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An eventful 40-year journey for gaokao

China Daily | Updated: 2017-06-08 07:35

Editor's note: On the 40th anniversary of the resumption of the national college entrance examinations, four academics and a journalist share their views with China Daily's Wu Zheyu:

Reform can help build fair education system

An eventful 40-year journey for gaokao

Chen Zhiwen, editor-in-chief of China Education Online

Many of those who took the national college entrance exams, or gaokao, when it was resumed in 1977, have either retired or are preparing to do so.

The decision of Deng Xiaoping, the architect of China's reform and opening-up, to resume gaokao paved the way for cultivation of talents that propelled economic growth. Over the years, the pool of talents has grown in number and depth both, and higher education is no longer considered the preserve of the elite.

But gaokao has been criticized for its overemphasis on grades.

Reforms, however, have continued with Shanghai and Zhejiang province devising new pilot programs. In Shanghai, for example, besides Chinese, English and math, students can choose any three subjects from history, politics, geography, physics, chemistry and biology. And in Zhejiang, students can file as many as 80 applications for majors.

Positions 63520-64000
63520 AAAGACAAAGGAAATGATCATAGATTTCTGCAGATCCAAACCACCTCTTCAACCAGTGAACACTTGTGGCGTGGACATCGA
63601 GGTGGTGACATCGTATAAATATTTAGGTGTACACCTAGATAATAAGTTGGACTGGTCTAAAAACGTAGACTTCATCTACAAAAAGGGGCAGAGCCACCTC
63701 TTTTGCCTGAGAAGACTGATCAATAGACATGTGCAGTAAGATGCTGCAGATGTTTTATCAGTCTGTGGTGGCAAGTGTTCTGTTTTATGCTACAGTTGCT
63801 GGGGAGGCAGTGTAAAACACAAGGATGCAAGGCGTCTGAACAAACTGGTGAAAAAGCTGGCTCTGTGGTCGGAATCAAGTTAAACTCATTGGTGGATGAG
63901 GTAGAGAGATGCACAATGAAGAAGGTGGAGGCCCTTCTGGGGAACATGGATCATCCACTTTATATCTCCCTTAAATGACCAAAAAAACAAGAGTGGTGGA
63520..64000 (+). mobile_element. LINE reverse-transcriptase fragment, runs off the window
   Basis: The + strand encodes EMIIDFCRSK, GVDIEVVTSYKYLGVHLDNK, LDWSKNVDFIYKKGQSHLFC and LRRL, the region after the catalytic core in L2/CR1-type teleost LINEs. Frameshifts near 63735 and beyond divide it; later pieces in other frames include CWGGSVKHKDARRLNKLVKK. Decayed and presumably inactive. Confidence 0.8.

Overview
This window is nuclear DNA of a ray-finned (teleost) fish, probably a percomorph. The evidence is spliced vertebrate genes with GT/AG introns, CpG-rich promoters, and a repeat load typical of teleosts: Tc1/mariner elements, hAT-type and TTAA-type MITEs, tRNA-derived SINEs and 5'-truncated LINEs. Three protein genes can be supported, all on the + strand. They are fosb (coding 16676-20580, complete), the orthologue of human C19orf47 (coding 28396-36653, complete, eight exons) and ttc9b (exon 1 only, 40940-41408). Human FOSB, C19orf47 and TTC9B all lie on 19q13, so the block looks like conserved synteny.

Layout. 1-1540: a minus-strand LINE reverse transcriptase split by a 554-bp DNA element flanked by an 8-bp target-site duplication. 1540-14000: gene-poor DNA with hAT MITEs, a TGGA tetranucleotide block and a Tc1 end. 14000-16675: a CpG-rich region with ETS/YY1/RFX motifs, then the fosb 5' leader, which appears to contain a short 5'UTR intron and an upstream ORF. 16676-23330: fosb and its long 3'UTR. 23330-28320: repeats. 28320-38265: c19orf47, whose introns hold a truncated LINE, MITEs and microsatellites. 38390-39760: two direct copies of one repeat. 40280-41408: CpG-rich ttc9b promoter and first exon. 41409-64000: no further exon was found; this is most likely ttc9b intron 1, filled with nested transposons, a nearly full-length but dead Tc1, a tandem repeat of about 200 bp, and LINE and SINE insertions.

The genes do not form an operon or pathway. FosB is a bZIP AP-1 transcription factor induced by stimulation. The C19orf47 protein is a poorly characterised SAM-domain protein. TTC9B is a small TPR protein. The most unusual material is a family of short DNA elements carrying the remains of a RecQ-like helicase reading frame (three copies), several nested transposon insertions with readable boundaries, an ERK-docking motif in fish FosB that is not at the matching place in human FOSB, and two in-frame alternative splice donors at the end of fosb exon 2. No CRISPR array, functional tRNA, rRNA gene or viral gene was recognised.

It's good to see the reforms being aimed at creating a scientific and fair gaokao system.

Education meets our diverse needs

An eventful 40-year journey for gaokao

Yu Xiulan, professor at the Institute of Education, Nanjing University

I was one of the beneficiaries of gaokao 40 years ago. I entered college in 1978. In those days, gaokao could change (and indeed changed) many students' lives, particularly those from rural areas. Admission to a college meant free tuition, "identity" change, urban hukou (household registration) and later a decent, preferably government, job.

Today a college degree is not enough to fetch a good or well-paying job. But youths need not to be daunted by the declining opportunities. Instead, they should embrace the uncertainties and work for a better future.

Gaokao must be treated for what it is-a means to a better future. And education is the road that leads to that means. But education also caters to people's diversified needs.

There is no conflict between learning professional skills to better serve society and trying to improve individual spirit, as both bode well for society.

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